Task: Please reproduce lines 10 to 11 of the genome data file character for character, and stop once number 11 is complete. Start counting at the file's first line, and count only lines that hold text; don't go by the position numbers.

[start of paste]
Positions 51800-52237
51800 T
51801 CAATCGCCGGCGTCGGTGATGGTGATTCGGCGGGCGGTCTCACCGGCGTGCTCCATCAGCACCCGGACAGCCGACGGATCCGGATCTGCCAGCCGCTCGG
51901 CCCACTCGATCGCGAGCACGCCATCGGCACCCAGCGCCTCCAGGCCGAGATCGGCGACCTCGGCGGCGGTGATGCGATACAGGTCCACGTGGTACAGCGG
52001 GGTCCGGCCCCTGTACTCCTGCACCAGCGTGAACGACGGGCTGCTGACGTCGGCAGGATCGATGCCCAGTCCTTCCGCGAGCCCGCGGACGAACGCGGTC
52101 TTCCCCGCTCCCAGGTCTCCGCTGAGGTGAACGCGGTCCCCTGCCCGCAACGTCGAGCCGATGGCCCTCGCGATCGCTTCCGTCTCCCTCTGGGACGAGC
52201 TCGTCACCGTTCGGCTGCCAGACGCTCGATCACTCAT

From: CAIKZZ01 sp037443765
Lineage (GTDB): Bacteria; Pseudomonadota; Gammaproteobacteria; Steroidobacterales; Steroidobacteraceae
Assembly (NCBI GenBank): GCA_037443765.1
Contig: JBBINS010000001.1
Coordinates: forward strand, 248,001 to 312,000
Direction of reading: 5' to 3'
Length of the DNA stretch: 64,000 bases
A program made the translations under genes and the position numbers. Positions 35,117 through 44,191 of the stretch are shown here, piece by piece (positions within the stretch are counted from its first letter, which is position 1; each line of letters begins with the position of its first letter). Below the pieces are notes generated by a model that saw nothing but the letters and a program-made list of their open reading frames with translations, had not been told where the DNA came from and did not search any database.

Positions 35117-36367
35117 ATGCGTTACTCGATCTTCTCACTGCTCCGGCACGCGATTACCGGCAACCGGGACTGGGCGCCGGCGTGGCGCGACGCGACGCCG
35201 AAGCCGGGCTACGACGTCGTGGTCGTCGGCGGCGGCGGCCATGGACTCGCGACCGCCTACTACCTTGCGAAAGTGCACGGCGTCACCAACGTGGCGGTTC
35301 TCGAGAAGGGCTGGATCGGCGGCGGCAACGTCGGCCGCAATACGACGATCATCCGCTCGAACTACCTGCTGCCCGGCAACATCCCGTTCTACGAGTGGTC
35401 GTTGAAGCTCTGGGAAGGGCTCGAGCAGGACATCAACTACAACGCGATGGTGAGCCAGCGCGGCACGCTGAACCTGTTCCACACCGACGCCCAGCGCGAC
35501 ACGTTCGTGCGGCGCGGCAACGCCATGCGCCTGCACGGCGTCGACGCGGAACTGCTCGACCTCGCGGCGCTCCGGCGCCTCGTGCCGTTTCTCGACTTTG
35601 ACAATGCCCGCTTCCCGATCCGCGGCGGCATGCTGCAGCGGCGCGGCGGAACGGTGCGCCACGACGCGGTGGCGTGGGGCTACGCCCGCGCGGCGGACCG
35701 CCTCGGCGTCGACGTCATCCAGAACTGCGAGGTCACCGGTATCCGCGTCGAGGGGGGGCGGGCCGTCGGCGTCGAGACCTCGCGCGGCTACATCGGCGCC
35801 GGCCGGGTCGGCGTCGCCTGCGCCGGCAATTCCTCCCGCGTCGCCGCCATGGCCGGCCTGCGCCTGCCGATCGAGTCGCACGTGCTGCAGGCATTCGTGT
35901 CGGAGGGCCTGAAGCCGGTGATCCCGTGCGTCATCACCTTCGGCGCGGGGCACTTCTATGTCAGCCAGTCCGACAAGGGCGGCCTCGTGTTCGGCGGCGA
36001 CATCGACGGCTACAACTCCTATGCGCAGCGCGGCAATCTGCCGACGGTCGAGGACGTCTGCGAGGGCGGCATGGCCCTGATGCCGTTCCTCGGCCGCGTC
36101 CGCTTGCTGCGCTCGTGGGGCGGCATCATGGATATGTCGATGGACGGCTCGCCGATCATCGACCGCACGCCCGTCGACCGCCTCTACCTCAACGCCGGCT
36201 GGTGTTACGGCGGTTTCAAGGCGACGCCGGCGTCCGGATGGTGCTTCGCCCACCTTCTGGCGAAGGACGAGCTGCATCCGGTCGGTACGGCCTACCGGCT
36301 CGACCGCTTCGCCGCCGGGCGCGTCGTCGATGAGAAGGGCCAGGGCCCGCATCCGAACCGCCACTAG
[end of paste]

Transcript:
Assembly (NCBI GenBank): GCA_037443765.1
Contig: JBBINS010000001.1